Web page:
Dulcimers

The Mountain Dulcimer

by Miss Shirley Johnson

The mountain dulcimer is just a delightful instrument. It is set up to be a solitary instrument. Consequently, it was acceptable to the societies which said fiddles were tools of Satan (and guitars were right behind fiddles in people’s minds).

But dulcimers were solitary, soft — and you had to be seated when you played it — so it did not threaten anybody. The guys didn’t think it was a tool of Satan. And the preachers didn’t preach against it.

There are people who will go to the wire on the origin of the dulcimer.

But just geologically and historically speaking, it's more than likely the dulcimer was originated by our Scots-Irish ancestors. They were homesick for the drone of the bagpipe, which the dulcimer can replicate if you play it right.

But there’s no wrong way to play a dulcimer.

It can have the drone. It has nothing of the volume or the squall of the bagpipes, but it elicits some of the reminiscence and is very simple.

Unless you treat a dulcimer right, it has no personality at all. But if you treat it right — just right — it will sing and cry and laugh and ride down the mountain.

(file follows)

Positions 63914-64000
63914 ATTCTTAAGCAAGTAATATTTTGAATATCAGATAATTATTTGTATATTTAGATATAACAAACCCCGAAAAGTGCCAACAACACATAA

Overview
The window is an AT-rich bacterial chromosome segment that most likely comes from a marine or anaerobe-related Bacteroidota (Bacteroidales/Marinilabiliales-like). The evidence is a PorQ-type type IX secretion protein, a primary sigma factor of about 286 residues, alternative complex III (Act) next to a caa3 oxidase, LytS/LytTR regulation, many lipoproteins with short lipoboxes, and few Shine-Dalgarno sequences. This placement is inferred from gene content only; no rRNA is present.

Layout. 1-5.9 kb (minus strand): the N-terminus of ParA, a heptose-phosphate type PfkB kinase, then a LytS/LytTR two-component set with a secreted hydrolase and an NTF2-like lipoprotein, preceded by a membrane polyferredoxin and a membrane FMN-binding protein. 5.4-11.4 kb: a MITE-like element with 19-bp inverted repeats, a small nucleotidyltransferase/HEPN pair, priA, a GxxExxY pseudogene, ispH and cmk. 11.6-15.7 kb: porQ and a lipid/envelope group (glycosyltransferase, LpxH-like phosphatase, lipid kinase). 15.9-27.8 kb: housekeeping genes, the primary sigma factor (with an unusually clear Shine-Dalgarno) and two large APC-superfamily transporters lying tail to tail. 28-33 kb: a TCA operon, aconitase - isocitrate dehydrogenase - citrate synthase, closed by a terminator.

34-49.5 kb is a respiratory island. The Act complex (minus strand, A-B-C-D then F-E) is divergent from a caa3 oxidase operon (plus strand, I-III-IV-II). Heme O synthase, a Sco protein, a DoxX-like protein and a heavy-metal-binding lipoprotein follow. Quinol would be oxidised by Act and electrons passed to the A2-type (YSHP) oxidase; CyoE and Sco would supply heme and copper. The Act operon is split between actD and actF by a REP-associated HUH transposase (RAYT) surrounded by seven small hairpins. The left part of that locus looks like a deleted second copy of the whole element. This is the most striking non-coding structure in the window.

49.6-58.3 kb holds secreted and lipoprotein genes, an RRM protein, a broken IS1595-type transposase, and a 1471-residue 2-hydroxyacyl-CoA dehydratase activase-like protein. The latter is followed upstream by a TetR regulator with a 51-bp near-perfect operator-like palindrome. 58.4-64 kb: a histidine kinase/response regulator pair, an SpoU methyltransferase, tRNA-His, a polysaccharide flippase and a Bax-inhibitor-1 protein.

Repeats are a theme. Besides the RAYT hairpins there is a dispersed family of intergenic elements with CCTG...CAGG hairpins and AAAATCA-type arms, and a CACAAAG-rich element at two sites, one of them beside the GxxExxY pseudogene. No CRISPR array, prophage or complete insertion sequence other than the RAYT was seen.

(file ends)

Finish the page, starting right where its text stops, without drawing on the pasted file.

But mostly, you just pull it up into your lap in the shade of a good oak tree, stroke it and learn to love music by learning to love the dulcimer.

That's the best I can tell you about it.

Love of dulcimer and love of music just go hand in hand.

October 3, 2008

plate 1. Dulcimers, Cedar Creek Dulcimer Shop, Silver Dollar City. Photo credit, J. Heston. October 3, 2008.

Shirley Johnson

plate 2. Miss Shirley Johnson, Silver Dollar City. Photo credit, J. Heston. October 3, 2008.

About Miss Shirley Johnson

by Joshua Heston

Miss Shirley Johnson knows a thing or two about dulcimers. A true Kentuckian (since relocated to the Ozarks), Johnson is proud of her heritage — a gentle mixture of genteel sensibilties and strong-as-hickory hillbilly ancestry.

Johnson has played her dulcimer around the world. She also teaches, having earned fine art and music degrees from Georgetown and Vanderbilt (and done graduate work at Baylor).

‘My mama went to three schools and didn’t get thrown out of any of them!’ said my son when he was young,” relates Johnson.

She is the owner of the group Shirley, Goodness & Mercy.

Today, Johnson continues to play the dulcimer and sing the old songs of faith, always ready to share an old story, a bit of history, or some sound advice — all with a twinkle in her eye.

— December 20, 2009

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